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An Okinawa-based Marine accused of shoving a Japanese police officer last month was arrested again Thursday, Feb. 11, 2021, on suspicion of indecent assault.
An Okinawa-based Marine accused of shoving a Japanese police officer last month was arrested again Thursday, Feb. 11, 2021, on suspicion of indecent assault. (Akifumi Ishikawa/Stars and Stripes)

CAMP FOSTER, Okinawa – An Okinawa-based Marine accused of shoving a Japanese police officer last month has been arrested again on suspicion of indecent assault.

Pfc. Marvin Earl James Jr., 24, a transmission systems operator with 3rd Marine Division at Camp Courtney, was initially taken into custody Jan. 31 on suspicion of interfering with public duties. He was still at Naha Police station Thursday when he was formally arrested again on a related matter.

A police spokesman alleged Friday that James forcibly tried to kiss a woman in a parking lot at about 5 a.m. Jan. 31. She threatened to call police and James fled, the spokesman said.

James was approached about an hour later by a responding police officer, who said James, walking alone in the Kumoji area of Naha, looked suspicious, a police spokesman said. The officer attempted to question James, who had been drinking, and James shoved him, the spokesman said.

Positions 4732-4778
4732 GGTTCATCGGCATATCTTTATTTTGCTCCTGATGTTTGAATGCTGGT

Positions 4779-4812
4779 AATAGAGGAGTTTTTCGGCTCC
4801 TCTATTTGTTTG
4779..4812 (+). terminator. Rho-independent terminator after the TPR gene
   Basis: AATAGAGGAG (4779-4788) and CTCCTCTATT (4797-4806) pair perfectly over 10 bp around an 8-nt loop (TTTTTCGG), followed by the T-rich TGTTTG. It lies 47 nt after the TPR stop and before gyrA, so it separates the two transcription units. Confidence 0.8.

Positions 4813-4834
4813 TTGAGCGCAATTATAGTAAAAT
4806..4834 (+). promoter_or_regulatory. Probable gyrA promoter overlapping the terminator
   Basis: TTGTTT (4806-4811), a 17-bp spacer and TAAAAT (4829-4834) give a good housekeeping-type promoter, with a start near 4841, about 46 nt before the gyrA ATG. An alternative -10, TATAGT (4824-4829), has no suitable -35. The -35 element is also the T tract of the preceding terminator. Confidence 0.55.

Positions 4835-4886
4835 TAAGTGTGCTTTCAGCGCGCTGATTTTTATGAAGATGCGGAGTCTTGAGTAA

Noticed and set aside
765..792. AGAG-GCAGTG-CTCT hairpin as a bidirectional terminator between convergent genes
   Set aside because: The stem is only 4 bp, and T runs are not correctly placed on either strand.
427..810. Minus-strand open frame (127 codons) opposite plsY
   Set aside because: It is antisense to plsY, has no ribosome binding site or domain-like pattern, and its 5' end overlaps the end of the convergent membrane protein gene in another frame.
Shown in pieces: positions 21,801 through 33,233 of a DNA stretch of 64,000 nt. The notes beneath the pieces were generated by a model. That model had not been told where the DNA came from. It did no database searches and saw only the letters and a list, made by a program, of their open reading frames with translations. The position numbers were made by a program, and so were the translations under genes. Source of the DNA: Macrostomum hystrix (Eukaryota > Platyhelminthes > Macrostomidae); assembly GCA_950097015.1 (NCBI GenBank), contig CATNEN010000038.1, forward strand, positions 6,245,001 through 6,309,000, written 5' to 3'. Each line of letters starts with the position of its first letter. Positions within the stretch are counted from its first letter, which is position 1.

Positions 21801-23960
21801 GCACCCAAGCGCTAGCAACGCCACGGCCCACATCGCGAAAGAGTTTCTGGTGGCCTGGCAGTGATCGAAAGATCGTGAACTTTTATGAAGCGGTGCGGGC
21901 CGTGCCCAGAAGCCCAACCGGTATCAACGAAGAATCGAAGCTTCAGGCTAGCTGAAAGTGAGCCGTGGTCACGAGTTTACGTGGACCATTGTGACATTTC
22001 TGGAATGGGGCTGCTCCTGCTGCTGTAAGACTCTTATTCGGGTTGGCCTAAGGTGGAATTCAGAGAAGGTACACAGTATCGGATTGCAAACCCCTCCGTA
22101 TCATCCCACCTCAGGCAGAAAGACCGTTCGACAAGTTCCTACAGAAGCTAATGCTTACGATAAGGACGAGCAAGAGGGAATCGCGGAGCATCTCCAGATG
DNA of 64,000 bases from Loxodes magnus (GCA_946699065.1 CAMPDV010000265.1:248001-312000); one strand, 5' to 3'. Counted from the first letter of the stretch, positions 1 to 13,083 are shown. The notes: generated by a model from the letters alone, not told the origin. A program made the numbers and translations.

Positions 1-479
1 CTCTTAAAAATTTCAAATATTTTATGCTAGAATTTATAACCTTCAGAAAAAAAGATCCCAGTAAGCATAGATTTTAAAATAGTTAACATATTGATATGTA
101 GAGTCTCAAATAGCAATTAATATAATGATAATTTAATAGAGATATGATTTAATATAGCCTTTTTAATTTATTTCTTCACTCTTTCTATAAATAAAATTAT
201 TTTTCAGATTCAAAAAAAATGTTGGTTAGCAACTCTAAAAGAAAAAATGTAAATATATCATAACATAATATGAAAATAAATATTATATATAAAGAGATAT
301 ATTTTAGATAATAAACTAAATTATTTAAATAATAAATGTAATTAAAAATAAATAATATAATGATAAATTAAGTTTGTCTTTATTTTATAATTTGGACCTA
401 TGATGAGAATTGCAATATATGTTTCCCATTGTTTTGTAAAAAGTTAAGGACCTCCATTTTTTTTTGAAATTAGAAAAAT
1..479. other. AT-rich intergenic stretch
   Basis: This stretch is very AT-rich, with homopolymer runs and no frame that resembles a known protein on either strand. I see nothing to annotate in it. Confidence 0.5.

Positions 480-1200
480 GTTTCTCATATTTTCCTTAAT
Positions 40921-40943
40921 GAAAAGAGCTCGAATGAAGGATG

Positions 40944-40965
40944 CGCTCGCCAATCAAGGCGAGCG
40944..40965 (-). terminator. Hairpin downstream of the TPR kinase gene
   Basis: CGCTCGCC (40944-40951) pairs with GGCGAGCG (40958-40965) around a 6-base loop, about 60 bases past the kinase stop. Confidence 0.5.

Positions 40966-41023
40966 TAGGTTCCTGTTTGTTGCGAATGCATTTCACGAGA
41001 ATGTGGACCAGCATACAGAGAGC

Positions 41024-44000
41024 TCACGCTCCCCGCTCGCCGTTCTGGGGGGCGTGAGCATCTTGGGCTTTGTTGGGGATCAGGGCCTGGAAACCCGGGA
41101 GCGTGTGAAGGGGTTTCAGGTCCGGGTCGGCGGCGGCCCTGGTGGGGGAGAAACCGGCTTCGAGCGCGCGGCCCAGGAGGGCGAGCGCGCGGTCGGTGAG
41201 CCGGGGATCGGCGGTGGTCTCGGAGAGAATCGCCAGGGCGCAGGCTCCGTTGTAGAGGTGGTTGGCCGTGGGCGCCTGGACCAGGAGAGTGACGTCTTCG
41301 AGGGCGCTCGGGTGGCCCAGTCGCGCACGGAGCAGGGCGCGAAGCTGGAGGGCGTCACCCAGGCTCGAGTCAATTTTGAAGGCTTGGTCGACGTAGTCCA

Police at the time said James denied shoving the officer; a report in the Mainchi newspaper on Thursday said James also denies the indecent assault allegation.

Neither the officer nor the unidentified woman was injured, according to police.

Police referred the charge of interfering with public duties to the prosecutor’s office but have yet to forward an indecent assault charge.

If convicted of the interference charge, James faces up to three years in prison, with or without hard labor, or up to $5,000 in fines, according to the Japanese penal code. A conviction of indecent assault brings six months to 10 years with hard labor.

A spokesman for Marine Corps Installations Pacific said the service is cooperating with local authorities on James’ case.

“We take every instance of misconduct seriously,” 1st Lt. Timothy Hayes wrote in an email Feb. 2 to Stars and Stripes.

“These actions undermine the core values of the Marine Corps and are not tolerated on or off duty,” he said. “The command will address any substantiated misconduct at the appropriate judicial or administrative level.”

burke.matt@stripes.com Twitter: @MatthewMBurke1

kusumoto.hana@stripes.com Twitter: @HanaKusumoto

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